by Philippe Rochat, New York, NY, Cambridge University Press, 2009, 264 pp, Paperback, $25.99
Developing the capacity for self-regulation is thought to be a central achievement of early childhood. But how do we conceptualize the self of a young child? Are infants born conscious of themselves? How does self-consciousness develop over the first years of life? These questions touch upon age-old philosophical discussions, and it takes a scientist of Rochat's caliber to write about them in a language that is entertaining to read for laypeople and experts alike. His book “Others in Mind” is solidly grounded in the most recent results of infant research, a field Rochat himself has been a major contributor for many years, resulting, amongst others, in his book “The Infant's world” (Harvard University Press, 2001), which continues to be standard reading for all interested in the development of children.
Born and raised in Geneva, Rochat has been trained by Piaget, but his theories go beyond a merely cognitive approach to children's development. Extensive research in culturally and socioeconomically highly contrasted populations gives Rochat a unique perspective on topics such as the development of self-consciousness and moral sense in children. When he repeated one of the classical self-recognition experiments (“rouge task”) in Kenya, for example, he noticed that Kenyan children, when looking in a mirror, identify a red dot (or sticker) that the experimenter has placed on their forehead as something not belonging to their body. But, in contrast to their Western peers, they do not immediately remove it. Could it be that their more authoritarian upbringing makes them hesitant to remove what was put in place by an adult authority figure, although it disturbs their previously formed self-image?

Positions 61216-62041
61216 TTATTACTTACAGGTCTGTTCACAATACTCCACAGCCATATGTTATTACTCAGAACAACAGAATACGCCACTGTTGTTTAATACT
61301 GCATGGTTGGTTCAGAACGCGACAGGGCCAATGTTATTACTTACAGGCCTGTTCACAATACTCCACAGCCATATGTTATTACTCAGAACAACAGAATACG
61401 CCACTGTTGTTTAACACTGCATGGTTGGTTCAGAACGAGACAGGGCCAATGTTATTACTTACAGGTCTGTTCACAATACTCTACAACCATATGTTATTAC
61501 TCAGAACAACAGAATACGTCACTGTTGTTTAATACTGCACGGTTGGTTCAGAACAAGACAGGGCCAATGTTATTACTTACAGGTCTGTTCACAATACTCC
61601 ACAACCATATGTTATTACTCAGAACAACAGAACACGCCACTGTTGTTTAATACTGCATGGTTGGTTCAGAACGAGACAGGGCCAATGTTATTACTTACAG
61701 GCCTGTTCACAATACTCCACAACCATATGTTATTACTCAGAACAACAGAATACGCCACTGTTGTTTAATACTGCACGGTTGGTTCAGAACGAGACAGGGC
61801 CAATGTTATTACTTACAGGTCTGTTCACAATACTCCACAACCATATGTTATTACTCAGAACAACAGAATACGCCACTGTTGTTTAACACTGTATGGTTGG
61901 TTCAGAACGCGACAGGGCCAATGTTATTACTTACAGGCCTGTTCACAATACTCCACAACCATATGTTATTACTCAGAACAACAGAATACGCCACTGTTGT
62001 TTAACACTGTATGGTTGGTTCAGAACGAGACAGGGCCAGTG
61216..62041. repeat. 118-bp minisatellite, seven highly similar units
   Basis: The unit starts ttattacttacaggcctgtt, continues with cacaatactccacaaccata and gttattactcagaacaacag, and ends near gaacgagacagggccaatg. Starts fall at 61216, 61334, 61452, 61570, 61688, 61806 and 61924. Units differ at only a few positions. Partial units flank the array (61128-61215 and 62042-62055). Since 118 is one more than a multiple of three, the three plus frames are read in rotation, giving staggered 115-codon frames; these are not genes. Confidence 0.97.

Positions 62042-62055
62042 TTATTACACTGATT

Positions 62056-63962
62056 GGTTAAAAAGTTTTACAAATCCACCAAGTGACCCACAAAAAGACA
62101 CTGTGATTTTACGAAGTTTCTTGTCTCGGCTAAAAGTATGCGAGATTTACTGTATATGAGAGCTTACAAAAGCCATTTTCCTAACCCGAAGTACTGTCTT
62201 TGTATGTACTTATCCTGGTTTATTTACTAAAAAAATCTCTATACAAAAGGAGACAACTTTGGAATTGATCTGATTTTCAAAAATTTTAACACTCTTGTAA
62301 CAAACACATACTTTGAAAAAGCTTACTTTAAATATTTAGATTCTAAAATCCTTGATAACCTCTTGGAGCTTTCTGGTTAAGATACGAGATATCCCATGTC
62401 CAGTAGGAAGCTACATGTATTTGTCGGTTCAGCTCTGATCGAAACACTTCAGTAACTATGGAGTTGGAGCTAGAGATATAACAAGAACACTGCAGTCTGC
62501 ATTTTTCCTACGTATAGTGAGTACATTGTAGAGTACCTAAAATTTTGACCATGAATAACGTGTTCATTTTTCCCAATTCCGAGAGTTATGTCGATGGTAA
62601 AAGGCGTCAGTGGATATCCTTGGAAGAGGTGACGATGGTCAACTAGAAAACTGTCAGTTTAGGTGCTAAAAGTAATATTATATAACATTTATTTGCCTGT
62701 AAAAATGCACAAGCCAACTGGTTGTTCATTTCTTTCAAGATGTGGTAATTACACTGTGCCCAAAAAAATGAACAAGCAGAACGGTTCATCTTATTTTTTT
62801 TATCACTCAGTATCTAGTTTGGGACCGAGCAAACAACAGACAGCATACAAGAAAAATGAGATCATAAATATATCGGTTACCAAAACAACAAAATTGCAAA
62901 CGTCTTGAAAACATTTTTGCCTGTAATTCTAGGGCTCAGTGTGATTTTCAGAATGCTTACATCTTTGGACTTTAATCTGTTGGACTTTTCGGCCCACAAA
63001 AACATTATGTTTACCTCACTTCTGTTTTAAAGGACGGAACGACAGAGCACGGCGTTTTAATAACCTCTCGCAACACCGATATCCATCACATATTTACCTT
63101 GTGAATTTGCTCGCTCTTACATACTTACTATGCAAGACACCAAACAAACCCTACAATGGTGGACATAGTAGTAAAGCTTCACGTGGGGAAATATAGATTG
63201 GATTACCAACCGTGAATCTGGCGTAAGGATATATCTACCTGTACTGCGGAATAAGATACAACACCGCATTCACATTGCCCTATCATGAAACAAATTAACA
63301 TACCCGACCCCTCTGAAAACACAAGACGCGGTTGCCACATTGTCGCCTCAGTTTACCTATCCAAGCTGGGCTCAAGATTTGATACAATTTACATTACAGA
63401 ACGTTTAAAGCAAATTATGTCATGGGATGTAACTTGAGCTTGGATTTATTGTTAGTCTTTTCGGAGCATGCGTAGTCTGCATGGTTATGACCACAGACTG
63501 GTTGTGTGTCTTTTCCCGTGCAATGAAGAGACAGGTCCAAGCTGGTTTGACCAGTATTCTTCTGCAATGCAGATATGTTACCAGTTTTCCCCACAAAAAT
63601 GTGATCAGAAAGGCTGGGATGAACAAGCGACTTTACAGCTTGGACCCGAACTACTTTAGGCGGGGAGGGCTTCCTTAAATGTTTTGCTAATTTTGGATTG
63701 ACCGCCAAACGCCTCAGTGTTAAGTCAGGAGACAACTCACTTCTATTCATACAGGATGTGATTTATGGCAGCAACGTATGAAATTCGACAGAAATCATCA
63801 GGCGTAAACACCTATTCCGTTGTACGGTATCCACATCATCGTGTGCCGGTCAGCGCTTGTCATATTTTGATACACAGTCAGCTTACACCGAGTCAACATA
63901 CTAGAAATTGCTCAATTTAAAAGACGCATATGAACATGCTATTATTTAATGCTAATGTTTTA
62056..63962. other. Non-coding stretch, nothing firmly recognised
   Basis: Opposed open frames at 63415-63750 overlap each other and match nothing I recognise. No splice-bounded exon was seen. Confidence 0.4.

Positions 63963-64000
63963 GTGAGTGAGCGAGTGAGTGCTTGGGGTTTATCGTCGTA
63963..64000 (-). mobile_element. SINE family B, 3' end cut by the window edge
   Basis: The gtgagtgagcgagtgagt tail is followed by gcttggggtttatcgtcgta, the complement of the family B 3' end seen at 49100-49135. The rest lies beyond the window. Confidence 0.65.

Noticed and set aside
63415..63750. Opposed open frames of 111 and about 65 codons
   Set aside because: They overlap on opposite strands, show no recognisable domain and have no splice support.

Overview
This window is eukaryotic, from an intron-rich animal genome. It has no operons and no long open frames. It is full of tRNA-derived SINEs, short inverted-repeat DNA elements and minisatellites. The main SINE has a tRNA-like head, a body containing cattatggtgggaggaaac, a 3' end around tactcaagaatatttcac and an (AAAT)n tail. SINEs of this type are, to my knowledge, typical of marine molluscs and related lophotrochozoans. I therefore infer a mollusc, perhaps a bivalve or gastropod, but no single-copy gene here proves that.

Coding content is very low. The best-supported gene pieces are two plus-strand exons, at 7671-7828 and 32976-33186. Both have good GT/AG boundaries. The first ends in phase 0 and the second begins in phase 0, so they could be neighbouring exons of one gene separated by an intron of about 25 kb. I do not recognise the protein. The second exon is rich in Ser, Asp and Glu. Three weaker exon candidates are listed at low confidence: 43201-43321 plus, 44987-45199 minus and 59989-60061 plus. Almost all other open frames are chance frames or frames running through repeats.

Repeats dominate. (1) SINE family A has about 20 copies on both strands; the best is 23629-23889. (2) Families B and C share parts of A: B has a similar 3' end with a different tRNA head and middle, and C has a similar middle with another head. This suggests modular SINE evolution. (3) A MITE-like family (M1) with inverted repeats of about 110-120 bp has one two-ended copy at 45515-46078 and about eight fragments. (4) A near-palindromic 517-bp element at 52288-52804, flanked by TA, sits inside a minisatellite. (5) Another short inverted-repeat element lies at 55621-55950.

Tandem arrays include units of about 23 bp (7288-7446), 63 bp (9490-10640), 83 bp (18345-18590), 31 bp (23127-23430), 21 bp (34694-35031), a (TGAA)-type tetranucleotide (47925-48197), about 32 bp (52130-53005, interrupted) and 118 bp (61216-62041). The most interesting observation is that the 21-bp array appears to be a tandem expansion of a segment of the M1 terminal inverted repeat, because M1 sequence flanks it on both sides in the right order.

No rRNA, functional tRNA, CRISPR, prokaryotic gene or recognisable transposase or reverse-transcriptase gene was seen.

To better understand this phenomenon, Rochat designed a second experiment in which everybody else in the room (including the parents and the experimenter) wears a red dot on their foreheads as well. In this setting, across cultures, significantly fewer children attempt to remove their “stigma,” likely because they feel less socially “stigmatized” by it. Observations like this led Rochat to the hypothesis that children do not just see themselves in the mirror but see their “public” selves, their selves as they might be represented in the minds of others. This is the central idea of this book. Self-consciousness originates in social context; it is an ongoing negotiation between the first- and the third-person perspective. Rochat calls this “coconsciousness” the characteristic trait of our species. Because of our innate need to belong and fear of being rejected, all our self-reflections inevitably are self-evaluations in relation to others. We always have others in mind.
Why do pediatricians need to know about this? Understanding the mind of others is a difficult task, especially when the other does not have verbal language yet. Young parents are facing this particular challenge on a daily basis, and false parental attributions to infant mental states are a significant risk factor for impaired parent-child relationships and thus infant development. Counseling parents about the internal world of their children is at the very core of a pediatrician's practice. Philippe Rochat's book helps with this important task by giving us an affluence of arguments to advocate for our patients. He clearly states the limitations of a theory of mind that views children as “little scientists” rather than as human beings who are busy in constant negotiations of their selves in each social encounter, just as we are as adults. Every behavior thus is meaningful in its social context, and it is meaningful at any age, as self-consciousness does not emerge all of a sudden but likely starts to develop even before we are born.
In the first part of his book, Rochat describes in detail how the different developmental stages correlate with different states of mind and how they all eventually coalesce into the complexity of adult mental life. In the second part, he shows how these states of mind relate to fundamental human experiences like shame, pride, guilt, empathy, and contempt (you will be surprised how he links those 5 together). Rochat talks about highly complex theories with such ease that it feels like being charmed into a late dinner conversation rather than listening to an academic lecture. By the end of that dinner, one's head is buzzing with information. But after a good night's sleep, one wakes up in the morning with a new, enriched view of the world, aware of having others in mind and grateful that Philippe Rochat is one of them.
Nina Burtchen, MD
Department of Pediatrics
NYU School of Medicine
New York, NY